Crime statistics show that New Westminster is a safer city than in past years. So why don’t people feel safer?
We all know someone who knows someone whose house has been broken into several times, or who has witnessed flagrant drug dealing, or seen a new ‘girl’ working 12th St. And then there’s the newspaper crime beat. A New Westminster man was recently arrested (and released on bail) for allegedly sexually assaulting a young woman near a Vancouver SkyTrain Station (and some people misheard it as a rape at 22nd St. Station). Cats were doused in paint thinner. Children were followed by a suspicious man in a truck near a school.
People remember stories, not statistics.
But when people believe their neighbourhoods to be unsafe, things get worse. When people are afraid, they don’t go out on the streets at night. They talk less to strangers (and neighbours). The change in behaviour leads to fewer eyes on the street and weaker neighbourhood ties. We get more crime, not less.
Unfortunately, we humans are just not very good at assessing the relative risk of certain behaviours. We overestimate some (the risk of being assaulted by a stranger when walking at night, for example) and underestimate others (the risk of being injured or killed in a car crash, which is one of the leading causes of non-disease related death).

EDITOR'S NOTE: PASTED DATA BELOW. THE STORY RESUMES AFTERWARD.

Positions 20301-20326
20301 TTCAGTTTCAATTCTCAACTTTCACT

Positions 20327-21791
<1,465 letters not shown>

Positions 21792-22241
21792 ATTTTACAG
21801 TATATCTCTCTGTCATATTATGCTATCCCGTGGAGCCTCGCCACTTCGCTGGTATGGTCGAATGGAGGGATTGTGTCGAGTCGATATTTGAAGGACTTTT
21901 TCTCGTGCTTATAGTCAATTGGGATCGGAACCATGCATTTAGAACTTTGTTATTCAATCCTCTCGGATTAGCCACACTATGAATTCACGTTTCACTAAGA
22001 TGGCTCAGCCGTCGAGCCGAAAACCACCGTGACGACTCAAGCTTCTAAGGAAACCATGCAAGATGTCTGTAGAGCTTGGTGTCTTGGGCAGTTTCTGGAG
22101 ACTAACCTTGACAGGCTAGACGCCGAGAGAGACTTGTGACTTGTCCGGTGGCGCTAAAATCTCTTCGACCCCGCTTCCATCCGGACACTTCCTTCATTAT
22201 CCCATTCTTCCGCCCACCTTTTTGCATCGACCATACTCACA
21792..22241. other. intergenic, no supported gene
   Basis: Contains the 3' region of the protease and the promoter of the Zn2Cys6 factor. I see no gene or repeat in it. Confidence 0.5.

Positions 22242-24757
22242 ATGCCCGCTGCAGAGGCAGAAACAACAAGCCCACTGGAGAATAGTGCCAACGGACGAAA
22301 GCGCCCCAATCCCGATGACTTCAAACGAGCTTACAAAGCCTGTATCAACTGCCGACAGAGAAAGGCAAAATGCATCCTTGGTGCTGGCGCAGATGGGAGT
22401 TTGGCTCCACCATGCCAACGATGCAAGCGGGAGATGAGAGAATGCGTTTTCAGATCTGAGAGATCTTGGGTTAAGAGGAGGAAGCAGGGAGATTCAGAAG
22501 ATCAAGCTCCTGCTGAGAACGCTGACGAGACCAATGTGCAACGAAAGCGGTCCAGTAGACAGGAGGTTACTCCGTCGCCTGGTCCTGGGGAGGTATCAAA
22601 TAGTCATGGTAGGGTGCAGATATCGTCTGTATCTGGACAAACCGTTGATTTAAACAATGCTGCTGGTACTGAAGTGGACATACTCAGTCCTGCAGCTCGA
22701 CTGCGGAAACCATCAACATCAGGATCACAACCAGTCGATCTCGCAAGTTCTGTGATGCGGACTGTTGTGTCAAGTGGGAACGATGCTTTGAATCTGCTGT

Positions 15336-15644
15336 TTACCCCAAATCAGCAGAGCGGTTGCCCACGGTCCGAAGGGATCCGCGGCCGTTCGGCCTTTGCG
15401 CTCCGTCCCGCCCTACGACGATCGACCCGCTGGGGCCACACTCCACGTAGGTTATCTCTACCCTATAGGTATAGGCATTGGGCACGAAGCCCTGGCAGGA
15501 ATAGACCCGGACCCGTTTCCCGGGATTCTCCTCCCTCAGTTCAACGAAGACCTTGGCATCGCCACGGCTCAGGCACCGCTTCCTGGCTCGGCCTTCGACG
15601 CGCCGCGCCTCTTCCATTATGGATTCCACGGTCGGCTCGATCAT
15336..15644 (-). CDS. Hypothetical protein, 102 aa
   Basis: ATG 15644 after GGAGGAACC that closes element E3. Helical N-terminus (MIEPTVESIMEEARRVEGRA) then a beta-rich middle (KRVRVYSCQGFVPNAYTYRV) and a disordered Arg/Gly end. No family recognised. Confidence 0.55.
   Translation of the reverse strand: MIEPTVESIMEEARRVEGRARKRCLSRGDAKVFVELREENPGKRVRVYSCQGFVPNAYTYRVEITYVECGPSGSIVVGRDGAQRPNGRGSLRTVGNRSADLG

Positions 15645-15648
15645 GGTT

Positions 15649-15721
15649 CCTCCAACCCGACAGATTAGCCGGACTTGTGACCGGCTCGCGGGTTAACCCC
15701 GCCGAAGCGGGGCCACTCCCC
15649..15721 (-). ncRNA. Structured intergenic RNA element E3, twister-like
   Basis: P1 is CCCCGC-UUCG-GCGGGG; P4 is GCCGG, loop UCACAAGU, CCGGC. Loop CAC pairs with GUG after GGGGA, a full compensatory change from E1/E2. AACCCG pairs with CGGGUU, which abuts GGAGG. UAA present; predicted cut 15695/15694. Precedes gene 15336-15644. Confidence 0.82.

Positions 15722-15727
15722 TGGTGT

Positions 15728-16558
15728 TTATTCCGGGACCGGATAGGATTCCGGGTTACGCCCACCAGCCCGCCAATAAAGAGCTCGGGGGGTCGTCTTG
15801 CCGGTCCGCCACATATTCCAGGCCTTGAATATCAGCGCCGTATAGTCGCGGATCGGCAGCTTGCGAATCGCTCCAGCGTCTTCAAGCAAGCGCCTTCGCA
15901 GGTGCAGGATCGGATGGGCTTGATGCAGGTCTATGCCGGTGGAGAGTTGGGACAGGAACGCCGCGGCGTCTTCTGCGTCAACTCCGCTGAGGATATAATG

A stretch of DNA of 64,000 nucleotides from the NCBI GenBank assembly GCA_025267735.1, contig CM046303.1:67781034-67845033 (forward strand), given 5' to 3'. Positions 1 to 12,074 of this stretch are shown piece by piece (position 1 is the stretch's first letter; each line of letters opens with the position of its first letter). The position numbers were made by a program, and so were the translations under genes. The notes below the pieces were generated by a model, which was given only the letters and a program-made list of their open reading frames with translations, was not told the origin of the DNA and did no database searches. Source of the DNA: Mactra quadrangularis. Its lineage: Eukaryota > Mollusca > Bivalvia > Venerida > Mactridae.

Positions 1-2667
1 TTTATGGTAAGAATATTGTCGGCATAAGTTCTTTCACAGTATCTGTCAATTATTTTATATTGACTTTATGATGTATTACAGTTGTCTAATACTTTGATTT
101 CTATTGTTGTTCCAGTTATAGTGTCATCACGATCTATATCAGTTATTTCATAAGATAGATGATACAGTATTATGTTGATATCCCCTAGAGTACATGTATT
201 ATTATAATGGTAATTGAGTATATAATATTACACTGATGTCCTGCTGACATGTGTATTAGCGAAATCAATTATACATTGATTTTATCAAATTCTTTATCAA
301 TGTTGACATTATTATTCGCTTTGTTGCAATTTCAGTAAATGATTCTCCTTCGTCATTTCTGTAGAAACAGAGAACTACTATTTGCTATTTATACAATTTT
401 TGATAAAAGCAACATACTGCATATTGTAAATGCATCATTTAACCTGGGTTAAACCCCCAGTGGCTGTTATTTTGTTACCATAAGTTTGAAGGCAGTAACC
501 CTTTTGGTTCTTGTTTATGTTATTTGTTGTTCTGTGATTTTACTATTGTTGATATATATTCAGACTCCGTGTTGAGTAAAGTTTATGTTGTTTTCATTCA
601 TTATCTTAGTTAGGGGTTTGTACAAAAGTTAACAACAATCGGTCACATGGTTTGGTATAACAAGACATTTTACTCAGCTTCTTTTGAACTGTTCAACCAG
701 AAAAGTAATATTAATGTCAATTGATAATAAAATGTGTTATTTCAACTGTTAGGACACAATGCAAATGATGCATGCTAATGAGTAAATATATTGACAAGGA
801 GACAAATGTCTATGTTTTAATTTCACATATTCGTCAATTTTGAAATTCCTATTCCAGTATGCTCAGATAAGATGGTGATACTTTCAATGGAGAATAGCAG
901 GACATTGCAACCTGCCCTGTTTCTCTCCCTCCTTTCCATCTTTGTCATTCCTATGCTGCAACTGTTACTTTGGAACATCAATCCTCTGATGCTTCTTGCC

- People exaggerate spectacular but rare risks and downplay common risks.
- People have trouble estimating risks for anything not exactly like their normal situation.
- Personified risks are perceived to be greater than anonymous risks.
- People underestimate risks they willingly take and overestimate risks in situations they can’t control.
- Last, people overestimate risks that are being talked about and remain an object of public scrutiny
In other words, ordinary dangers (car crashes, accidents at home) lack the powerful elements of story that make the extraordinary dangers (stranger attack or child abduction by a stranger) so compelling and scary.
Instead of focusing on the (now fewer) accounts of prostitution, drug dealing, and other bad behaviours, let’s focus our energy on things we can control. Clean up graffiti and litter. Be neighbourly. Spend time out on the street. Take care of each other and get involved in our community, and our city will continue to become a better place to live.
Note: this post was inspired by a comment I wrote on the Voice New Westminster blog, on the post by Jan Fialkowski, “Crime Stats Down in the City.” The post was also published as a letter in the Newsleader.